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 David Wishart

Talk Title:
The Bioinformatics of Small Molecules

Date/Time:
October 13, 2005, 3:30pm

Affiliation:
Department of Computing Science and Biological Sciences, University of Alberta.

Abstract:
When we think of bioinformatics we often think of its applications to large biomolecules such as DNA, RNA and proteins. However, it is important to remember that the genes and proteins in cells are all polymers of small molecules. Not only are small molecules important in the synthesis and maintenance of DNA, RNA and proteins, they are also vital to the regulation of genes, enzymes and the general cellular environment. It is little wonder, then, that 99% of all FDA approved drugs are small molecules. So clearly small molecules are important. But why are they so often left out of most bioinformatics databases and bioinformatics software tools? Why is there so little integration of small molecule (chemical) data with large molecule (gene/protein) data? In this presentation I will provide a brief overview of the recent attempts that bioinformaticians are now making to integrate chemical information (cheminformatics) with biological information (bioinformatics). I will highlight some of the newly developed databases (PubChem, BIND, KEGG) that are at least partially dedicated to small molecule/large molecule integration. I will also describe some of the work going on my lab aimed at developing several newly integrated databases including DrugBank, CytP450-Free, and the Human Metabolome Database (HMDB). Finally I will discuss efforts we are undertaking to model metabolism and small-molecule mediated events in the cell through our newly developed cellular simulation software called SimCell.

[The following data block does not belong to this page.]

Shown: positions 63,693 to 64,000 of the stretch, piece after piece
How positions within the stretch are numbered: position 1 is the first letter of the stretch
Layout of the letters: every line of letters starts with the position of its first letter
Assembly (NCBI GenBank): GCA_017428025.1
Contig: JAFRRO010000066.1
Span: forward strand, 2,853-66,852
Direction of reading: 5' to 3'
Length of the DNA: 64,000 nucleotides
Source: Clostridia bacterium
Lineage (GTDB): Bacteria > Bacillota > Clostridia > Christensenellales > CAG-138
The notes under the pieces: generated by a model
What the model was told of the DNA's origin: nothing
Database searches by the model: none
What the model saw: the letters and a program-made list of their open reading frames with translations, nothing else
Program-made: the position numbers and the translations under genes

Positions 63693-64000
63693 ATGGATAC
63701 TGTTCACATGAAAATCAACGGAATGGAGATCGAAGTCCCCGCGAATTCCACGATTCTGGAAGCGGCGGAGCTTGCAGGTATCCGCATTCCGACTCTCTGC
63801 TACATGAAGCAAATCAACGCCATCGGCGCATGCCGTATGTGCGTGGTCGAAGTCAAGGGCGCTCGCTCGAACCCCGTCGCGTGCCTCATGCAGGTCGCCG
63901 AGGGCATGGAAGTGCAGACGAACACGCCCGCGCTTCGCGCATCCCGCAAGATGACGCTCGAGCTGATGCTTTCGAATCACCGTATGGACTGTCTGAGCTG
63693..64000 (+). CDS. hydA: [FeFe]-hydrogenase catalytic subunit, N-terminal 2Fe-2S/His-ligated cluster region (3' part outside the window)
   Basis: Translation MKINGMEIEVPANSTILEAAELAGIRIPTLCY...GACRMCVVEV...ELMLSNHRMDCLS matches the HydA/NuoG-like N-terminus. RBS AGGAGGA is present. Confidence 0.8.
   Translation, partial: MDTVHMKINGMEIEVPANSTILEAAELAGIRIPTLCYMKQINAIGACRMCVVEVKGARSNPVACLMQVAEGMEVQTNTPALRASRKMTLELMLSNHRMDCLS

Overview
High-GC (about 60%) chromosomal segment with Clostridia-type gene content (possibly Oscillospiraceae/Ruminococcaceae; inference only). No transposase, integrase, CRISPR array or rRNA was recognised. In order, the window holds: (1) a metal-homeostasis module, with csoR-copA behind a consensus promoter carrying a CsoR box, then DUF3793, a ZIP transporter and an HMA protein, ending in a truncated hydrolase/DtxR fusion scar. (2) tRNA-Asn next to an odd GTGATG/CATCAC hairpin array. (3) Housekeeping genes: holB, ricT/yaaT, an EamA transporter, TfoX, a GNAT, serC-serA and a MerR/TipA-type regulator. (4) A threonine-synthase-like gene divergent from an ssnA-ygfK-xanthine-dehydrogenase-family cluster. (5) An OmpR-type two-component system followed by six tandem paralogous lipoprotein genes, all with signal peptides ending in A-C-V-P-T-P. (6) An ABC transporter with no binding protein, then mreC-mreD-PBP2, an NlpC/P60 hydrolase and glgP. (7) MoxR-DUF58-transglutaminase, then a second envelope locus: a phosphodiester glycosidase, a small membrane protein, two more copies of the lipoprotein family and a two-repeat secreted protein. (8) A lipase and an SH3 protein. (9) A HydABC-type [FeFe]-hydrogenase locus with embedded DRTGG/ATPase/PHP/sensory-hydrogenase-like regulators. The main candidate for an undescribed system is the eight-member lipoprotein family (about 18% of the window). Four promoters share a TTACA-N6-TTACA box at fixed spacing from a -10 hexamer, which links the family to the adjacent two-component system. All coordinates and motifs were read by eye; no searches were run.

Student Presentation:
Yvonne Li, Bioinformatics Training Program for Health Research
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